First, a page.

Better Things (2016) s01e03 Episode Script


1 (panting) God damn it! Mother, you had me I, I wanted you You didn't want me So do me a favor and wake him up a bit.
Huh? Just, it's on him now, so I need you to surprise him because he's, he's too controlled now.
- Okay.
- Do you mind? No.
Totally, I, I think I got it.
- All right, good.
- Okay.
WOMAN: Okay, last looks, please.
So it's the big turning point now, right? - Yeah, yeah.
- Right? This is on you, this is real close.
We want to see this thing hit you, right? Yeah, I got it.
And, and the feeling.
- Right.
- Mm-hmm.
- Hey, uh - Thanks, Kunta.
Are you, uh, above this? Because I want to You're tight.
You're tight.
All right, all right.
- WOMAN: All right, finishing up.
- Here we go.
WOMAN 2: All right, and let's roll sound, please.
WOMAN 3: Rolling, rolling.
MAN: Quiet, please.
WOMAN 2: Sound speed.
Uh Cameras are set.
So I'm really sorry.
There's nothing I can do.
You lost custody of Maggie.
Oh, my God, Maggie.
You're never gonna see her again, and it's all your fault.
What? Cut! Why did you say that? That's - Sorry.
- That's, that's not in the script.
- Sorry.
- That's not in the script.
That felt That felt weird.
Big man, that was That was amazing.
- Yeah? - It's a great, great day.
(chuckles) It's a great, great day.
You're doing Yeah.
Oh, yeah.
- Oh, okay.
- Right.
Thank you.
How are you holding up? I'm all right.
You know, it's, uh, - this is work, but, uh, - Yeah.
I'm blessed to be working.
That is right.
I just want to say I'm a fan from way back.
- I mean, you are great.
- Oh, no, no.
You are so You don't have to say that, Mel, but I do.
I love your movies.
Well, I used to, too, when they were my movies.
I know, but you're great, and it's an honor to be working with you, really.
Oh, thanks, Sammy.
Well, then it's only fair to tell you that my brother and I used to say "Oh, stop it" all the time.
Oh, my God, that's a nightmare.
No, no.
Seriously, that show killed us.
And when you did the sad episodes, we'd both pretend not to be crying.
Yeah, the sad shows were the best.
I don't need you.
I don't need anybody.
(chuckles) Well, not to jerk each other off too much, but Move Down is my Bible.
And it formed me.
- Really? - Yeah.
It did.
A little bit.
It did a little bit.
Well, that's That's all right.
DAVID: Melly Mel! Mel, I found these, uh, Tibetan prayer beads over at, uh, props, and I-I want to wear them.
Teak's, uh, Teak's going to wear these.
I know it doesn't match, - but continuity's for pussies, right? - Uh So Teak's a Buddhist now.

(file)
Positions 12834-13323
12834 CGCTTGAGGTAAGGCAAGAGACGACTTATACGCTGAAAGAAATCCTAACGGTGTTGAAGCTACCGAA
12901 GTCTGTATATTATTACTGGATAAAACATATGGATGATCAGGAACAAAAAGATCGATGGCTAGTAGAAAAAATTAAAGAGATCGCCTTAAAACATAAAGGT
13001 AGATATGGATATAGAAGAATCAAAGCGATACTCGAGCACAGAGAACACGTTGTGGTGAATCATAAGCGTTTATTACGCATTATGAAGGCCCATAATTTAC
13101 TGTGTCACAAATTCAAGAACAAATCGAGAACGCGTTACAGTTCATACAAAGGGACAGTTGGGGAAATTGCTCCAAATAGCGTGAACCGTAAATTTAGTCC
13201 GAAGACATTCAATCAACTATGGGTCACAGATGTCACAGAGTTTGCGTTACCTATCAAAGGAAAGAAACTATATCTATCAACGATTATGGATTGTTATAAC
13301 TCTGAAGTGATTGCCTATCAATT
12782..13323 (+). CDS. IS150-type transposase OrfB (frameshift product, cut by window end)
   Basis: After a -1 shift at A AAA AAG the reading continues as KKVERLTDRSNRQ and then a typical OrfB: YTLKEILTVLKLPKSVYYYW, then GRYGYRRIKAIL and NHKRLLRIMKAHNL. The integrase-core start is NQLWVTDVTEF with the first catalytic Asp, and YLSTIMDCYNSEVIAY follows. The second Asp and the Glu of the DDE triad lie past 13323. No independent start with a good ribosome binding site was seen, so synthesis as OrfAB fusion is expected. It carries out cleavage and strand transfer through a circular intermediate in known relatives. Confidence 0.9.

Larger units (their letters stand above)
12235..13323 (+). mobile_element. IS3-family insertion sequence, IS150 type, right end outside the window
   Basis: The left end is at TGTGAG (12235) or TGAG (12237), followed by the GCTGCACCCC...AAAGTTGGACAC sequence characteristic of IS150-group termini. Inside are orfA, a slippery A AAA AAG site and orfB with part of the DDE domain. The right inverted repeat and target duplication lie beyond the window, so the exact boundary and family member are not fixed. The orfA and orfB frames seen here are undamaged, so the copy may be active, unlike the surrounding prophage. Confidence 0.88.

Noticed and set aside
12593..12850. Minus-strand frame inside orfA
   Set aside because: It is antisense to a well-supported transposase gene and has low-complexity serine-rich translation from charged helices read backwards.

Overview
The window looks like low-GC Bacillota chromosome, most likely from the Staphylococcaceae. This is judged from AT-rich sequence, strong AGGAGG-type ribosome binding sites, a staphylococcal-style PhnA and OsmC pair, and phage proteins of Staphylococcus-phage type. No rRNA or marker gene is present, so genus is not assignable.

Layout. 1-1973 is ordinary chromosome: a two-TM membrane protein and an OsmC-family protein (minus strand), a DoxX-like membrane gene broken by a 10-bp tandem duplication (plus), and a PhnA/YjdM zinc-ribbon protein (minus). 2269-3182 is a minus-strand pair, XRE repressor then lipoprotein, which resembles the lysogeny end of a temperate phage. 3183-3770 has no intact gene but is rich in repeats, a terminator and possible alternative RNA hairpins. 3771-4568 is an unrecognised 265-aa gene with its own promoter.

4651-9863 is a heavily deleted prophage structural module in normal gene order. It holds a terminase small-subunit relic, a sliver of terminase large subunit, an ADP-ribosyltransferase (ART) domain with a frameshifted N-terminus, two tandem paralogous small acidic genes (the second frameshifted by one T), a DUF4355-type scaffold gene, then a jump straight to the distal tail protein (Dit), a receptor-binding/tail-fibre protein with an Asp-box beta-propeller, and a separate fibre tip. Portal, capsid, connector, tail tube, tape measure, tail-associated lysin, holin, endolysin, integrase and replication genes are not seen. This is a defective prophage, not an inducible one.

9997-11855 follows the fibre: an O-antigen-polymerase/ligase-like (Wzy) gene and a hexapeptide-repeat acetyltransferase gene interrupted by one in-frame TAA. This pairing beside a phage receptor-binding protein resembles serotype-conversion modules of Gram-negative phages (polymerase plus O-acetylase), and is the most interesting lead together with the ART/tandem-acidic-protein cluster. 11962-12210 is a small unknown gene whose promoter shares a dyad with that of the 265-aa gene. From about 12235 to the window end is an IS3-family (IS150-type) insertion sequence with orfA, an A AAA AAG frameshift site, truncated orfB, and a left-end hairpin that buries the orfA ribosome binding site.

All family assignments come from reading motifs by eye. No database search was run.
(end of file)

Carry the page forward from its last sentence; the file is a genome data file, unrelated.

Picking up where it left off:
Right? It's cool.
- Or Hindu.
- Prayer-prayer beads? Yeah.
He's (laughing) Well we used to both do our own thing, and, uh, now we're doing his thing.
Yeah, but it's good to work with good people, though, along the way.
Well, that's what keeps me going.
You doing okay? Yeah.
I mean, it's hard for me being out here.
I mean, I-I need my-my home comforts and, uh living in a hotel for a month, you know, gets old, but, uh, Yeah, of course it does.
I'm whining.
No, no.
Everybody needs to be home.
You should come to my house for dinner.
Come have dinner with me and my girls.
And my mom.
Just be with a family for a night.
You could have some home-cooked food or some home-ordered takeout.
Come on, Mel, we're bros.
Seriously? Because, I mean, I mean, I'm-I'm tempted.
Yeah, you want to come tomorrow? Um, I could swing tomorrow.
You're coming.
You bet.
I'm sorry.
Was that Mel Trueblood? Yeah.
Are you having dirty with Mel Trueblood? Oh, my God, I love your life.
You love what you pretend my life is.
And no, we're not doing any dirty things.
You are.
You totally are.
How would I not tell you? On what planet am I not telling you? Okay, so you're hoping.
No, he's a nice guy.
And, uh, he's also a genius.
(deep gasping) Sunny, stop.
That's gross.
Oh, I'm sorry.
I'm sorry for being gross.
I mean, he's cute, he's sexy.
And I'm pretty sure he's married.
Let's find out.
What are you doing? Don't.
I'm googling your genius new boyfriend.
No, no.
Not while you're driving.
We're gonna get into an accident.
- I hate this! - Dummy - This is nervous - A Tesla.
It drives itself.
Can you please put your hands on the wheel? This gives me a terrible feeling in my stomach.
I hate it.
Aw, man, he's wicked married.
Okay, good.
Now you driving and not the robot doing it.
- Thank you.
- Okay.
Do you have to go right home? Yeah, honey.
I don't want to go out.
No, just come over for a little bit.
You know, you still could sleep with him.
Who? Mr.
Mo' Money Farouk back there.
(groans) (quietly): No.